When I saw the brisk movement out of the hive I had put a jury-rigged swarm “trap” on the outside (cut from a plastic queen excluder in hopes of keeping the queen in), even knowing that a queen with the swarm would have slimmed down and might get through it. On inspection of the hive after collecting the bees as best as possible,  I could not find a queen so I suspect she was already out since there were some bees still clustered in this inaccessible place (I drew the line at actually moving the entire hive to get them). They stayed clustered in a way that certainly made me think the queen might well be there–out of my reach unless I took real risk of injuring her, even if I did find her.

In going through that split the day after, I did not find a queen and there were certainly many fewer bees to sort through. I decided to treat that swarm as if it did not have a queen and provided them with a closed queen cell from the ones found in the hive from which they swarmed. So–doin’t know what will happen, but it’s soon time to go take a look again.

Today (Tuesday, 01 May 2018) there was another swarm–I suspect a secondary swarm from Hive A. I captured it (another low and close, and almost convenient) but don’t have space to keep it, so I contacted the “swarm team” from our local beekeeper’s club to donate this one to someone who needed bees. (I did find it a good home.)  This swarm behaved like I had gotten the queen in the box–all the stray bees that I couldn’t capture followed the box (but since it was the second swarm I wonder if it had a virgin queen).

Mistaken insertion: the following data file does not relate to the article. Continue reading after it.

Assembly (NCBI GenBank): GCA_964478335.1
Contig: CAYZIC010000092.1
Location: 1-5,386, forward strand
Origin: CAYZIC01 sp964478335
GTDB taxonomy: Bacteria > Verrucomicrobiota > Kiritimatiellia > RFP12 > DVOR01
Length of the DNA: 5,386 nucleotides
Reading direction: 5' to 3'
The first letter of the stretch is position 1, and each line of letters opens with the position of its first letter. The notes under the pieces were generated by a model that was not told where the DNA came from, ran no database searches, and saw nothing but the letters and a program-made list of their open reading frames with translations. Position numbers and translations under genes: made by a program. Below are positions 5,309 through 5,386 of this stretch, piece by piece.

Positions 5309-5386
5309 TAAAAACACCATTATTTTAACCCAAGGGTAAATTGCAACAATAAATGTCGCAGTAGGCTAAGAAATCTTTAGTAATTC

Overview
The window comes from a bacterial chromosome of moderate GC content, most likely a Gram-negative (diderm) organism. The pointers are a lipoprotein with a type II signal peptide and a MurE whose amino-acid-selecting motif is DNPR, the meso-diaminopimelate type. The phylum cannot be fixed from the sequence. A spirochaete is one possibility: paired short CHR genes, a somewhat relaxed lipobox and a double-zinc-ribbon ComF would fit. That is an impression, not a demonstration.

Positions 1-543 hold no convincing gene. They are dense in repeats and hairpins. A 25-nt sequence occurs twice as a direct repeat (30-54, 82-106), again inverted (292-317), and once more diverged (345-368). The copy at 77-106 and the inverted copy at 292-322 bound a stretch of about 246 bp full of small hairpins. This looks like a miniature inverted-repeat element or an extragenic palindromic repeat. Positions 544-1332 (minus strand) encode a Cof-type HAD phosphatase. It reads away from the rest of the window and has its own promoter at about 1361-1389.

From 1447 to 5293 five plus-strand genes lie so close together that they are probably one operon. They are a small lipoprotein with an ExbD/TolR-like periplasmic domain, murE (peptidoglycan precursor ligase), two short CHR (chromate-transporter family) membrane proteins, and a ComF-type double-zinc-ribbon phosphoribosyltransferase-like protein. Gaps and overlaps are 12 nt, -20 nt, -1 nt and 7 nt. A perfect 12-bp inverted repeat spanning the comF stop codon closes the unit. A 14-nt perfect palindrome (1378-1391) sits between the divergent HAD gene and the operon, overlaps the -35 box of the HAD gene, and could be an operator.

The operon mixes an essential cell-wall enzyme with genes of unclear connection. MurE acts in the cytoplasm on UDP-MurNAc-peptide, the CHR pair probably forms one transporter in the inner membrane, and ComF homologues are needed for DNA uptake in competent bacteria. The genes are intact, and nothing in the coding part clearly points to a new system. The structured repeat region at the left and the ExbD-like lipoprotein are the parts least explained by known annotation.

In retrospect, I wish I had checked that first swarm from Hive A again to see if there was a queen, or if the queen cell had been opened. If not, I wonder if I could have combined those two swarms for a stronger hive. Ah, hindsight is such a wonderful thing. Thinking about this in the comfort of my desk chair is entirely different from considering it while putting thousands of bees in a box.